Bank Accounts and Accidental Penalties

Many Elder Law clients present to our firm having taken some steps towards preparing their affairs for the eventual end of life by using some well worn pieces of advice.  Unfortunately, not all of the things that people say are true, or, most appropriately, helpful in context.  One such item is re-titling bank accounts.

It is very common for people reaching their twilight years to approach a bank teller and say, “can I do something so that my daughter/son can sign on my account in the event that I am unable to.”  More often than not, that teller, or “personal banker” will then sit down with the senior and make out a new signature card on the account and add the son or daughter as a joint account holder.

Then, they will inform the senior, that the son or daughter can now sign on the account and if something happens, meaning the senior dies, the money will just belong to the son/daughter without any further ado.  What the teller doesn’t do is reconcile the outcome with the Will of the senior, or consider the deemed transfer and ownership rules that apply when the senior has to apply for Nursing Home Medicaid.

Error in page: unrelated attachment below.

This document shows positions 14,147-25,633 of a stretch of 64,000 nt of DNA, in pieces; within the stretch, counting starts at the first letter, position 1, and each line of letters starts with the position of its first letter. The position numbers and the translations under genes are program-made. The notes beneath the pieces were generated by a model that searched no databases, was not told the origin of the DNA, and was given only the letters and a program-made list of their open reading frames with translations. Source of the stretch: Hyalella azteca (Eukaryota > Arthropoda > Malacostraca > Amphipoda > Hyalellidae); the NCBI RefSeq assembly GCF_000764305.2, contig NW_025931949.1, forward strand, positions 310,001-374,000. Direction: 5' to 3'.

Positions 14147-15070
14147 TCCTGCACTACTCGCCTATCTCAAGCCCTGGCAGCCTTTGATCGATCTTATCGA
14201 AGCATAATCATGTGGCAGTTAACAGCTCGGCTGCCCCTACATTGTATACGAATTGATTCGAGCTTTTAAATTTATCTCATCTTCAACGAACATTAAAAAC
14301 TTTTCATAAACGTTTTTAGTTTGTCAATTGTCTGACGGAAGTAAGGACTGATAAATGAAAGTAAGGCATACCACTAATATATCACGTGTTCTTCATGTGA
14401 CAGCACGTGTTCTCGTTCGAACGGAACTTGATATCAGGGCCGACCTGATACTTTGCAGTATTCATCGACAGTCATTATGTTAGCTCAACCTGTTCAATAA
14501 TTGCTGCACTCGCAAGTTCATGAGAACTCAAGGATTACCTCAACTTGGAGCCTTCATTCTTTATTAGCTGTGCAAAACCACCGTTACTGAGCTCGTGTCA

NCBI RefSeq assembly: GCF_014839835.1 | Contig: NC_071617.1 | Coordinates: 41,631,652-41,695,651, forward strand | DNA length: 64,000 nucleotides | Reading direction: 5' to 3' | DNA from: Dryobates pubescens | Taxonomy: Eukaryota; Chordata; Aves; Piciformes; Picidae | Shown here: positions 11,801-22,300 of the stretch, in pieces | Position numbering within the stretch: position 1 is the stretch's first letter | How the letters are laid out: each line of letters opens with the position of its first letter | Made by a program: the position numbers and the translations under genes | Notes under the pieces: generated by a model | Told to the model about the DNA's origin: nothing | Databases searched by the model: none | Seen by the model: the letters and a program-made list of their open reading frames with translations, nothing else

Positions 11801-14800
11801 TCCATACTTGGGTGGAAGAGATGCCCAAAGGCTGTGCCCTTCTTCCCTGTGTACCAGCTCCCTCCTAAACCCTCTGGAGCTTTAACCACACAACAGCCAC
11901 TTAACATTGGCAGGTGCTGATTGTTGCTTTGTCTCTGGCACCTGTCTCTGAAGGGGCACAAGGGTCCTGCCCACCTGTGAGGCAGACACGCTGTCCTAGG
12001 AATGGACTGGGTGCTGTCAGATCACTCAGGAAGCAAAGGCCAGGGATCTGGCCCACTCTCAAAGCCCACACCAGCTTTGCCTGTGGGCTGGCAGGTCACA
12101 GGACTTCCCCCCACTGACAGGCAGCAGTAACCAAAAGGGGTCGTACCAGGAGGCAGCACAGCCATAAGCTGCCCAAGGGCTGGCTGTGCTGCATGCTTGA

Re-titling a bank account is not just a ministerial act.  It is an act with real consequences in property, estate and benefits law and should not be undertaken without professional advice.  Your teller, or “personal banker” is not the professional you should consult.

This article is written by an attorney at Wyatt & Mirabella, PC. Always consult an attorney before making any legal decisions. To make an appointment today for a free consultation, please click here to contact us.